$142 – first offense
$282 – second offense
$422 –third offense
“When it gets up to the third and fourth offense, I have seen the judge confiscate their radios and speakers out of their vehicles,” HPD Lt. Max McClendon said.
And officers cannot charge based on what someone else reports. So when they get a report of loud music they have to be able to go out and hear it themselves.
Because the music can sound so much alike, McLendon said officers try their best to make sure they cite the right person.
“We want to be fair,” McLendon said. “We don’t give somebody who doesn’t deserve a citation.”
McLendon admitted there are times when the music includes profanity or offense lyrics.
“We can’t charge them because someone’s offended,” McLendon said. “We can’t write them [citations] based on profanity coming from the vehicle.”
“It can be, but…it’s all in how people take it,” Brandon Rutledge said of some of the music content. “I’ve never been told to turn it down because of that. More than anything, people just don’t like it being loud.”
“If you don’t respect nobody else, respect the person living beside you,” suggested Adam Burris, manager of Full Armor car detailing shop. “Because a lot of people really don’t want to hear it.”
Rutledge said has not been stopped for his loud music while driving, but he has had police officers call him out on the noise violation.
“I’ve never been ticketed,” he said. “I’ve been warned a few times.”
However you see it, the battle over mobile music isn’t likely to end any time soon.
“That’s just one thing that can’t be stopped,” said Adam Burris, manager of Full Armor car detailing shop.
In fact, the louder the music, the better, according to Burris.
And exactly how loud can it get?
“Depends on how loud you want,” Full Armor assistant manager Maurice Chevalier said, explaining it depends on the stereo brand and watts.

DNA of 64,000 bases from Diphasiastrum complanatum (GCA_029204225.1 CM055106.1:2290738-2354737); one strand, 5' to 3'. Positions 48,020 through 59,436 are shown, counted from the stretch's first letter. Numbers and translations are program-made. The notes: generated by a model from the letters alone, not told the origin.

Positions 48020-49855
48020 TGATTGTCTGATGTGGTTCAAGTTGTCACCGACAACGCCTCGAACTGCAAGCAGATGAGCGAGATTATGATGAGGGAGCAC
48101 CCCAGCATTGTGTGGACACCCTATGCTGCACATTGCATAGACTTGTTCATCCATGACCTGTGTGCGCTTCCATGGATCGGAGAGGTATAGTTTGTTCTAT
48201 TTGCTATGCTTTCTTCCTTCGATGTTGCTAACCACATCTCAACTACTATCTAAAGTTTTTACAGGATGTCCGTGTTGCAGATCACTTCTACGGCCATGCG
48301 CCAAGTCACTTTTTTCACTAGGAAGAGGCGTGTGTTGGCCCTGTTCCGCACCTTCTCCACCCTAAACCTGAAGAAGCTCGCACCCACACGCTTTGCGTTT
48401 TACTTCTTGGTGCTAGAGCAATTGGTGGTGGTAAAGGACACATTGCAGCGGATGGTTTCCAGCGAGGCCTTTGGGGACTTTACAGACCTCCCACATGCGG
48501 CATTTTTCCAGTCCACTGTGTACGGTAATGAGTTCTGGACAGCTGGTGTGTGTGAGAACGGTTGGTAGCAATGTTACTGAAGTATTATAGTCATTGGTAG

But if the music can
be heard 100 feet from the vehicle, it is a Georgia code violation, according to Lt. Max McLendon with the Hinesville Police Department.
“It’s irritating to a lot of people,” McLendon said. “It’s irritating to businesses. It’s irritating to people when they’re trying to sleep.”
And fines can go up to almost $400, if music blasters are caught.
“In the city limits of Hinesville, it’s a big problem,” McLendon said. “We work on this constantly, making cases on these people that they will hopefully just turn their music down.”
Brandon Rutledge said people use the music to express themselves with their customized cars.”
“It’s how you ride your car,” Rutledge said. “It’s the feel of the new generation.”
He compared the booming music trend to what happened in the 1980s and 1990s when low-riding cars were the style and many people did not like it.
A lot of the misconceptions come from “people thinking it’s just one group of people,” he said.
Burris said he could understand how the rhythmic thump down the road can get on people’s nerves.
“We can’t make it less irritating,” Burris said, speaking on behalf of the shop.
“Half the people that got stereo systems respect other folks,” Burris said.
And Burris is one of those.
“But if I’m in a car show…hanging out in the club…then, yeah, I’m bangin’,” Burris said. “But if I’m around here I’m going to play it at a tone, though.”
Rutledge goes to car shows in Savannah every weekend with his system.
“I know if I’m rolling down a neighborhood and it’s after 8 p.m. or 9 p.m. …then I don’t bump it,” he said. “But if I’m on the main street or something here, it’s going to be up.”
Chevalier has his own system and said he turns the music down if asked.
“I respect other people,” Chevalier said. “But if I’m riding down the road and I want to hear my music, I’m going to hear my music.”
During an installation, Chevalier said he gives customers the option of a “kill-switch,” that automatically turns the speakers off.
He admitted he will turn it down if he spots a police car.
McLendon said bangers should do it more often.
“It’s always a safety issue because emergency vehicles coming up behind you, their sirens going, you simply can’t hear [it],” the lieutenant said.
McLendon said there was a case where a man was hit by a train because his music was too loud.
“This is really ridiculous when your music so loud you can’t hear a train coming,” McLendon said.
“That’s what you got a rearview mirror for,” Chevalier said.
“You can still hear the horns, brakes and tires over subs,” Rutledge added.
Sub-woofers, or just “12s”, refer to the size of some speakers installed and often go in the trunk of a vehicle with their amplifier. Controllers, players and pre-amps are often located in the passenger compartment.
“They put a lot of money into these stereo systems,” McLendon explained. “It’s like anything else – they want to show it off a little.”
Burris agreed it can be about image.
“It’s like a sound competition,” Burris said.
And everyone turns up the dial when they hear a song they like.
McLendon thinks being in a military community also influences the problem.
“In the evening, when people get off from work…that becomes a spike,” McLendon said.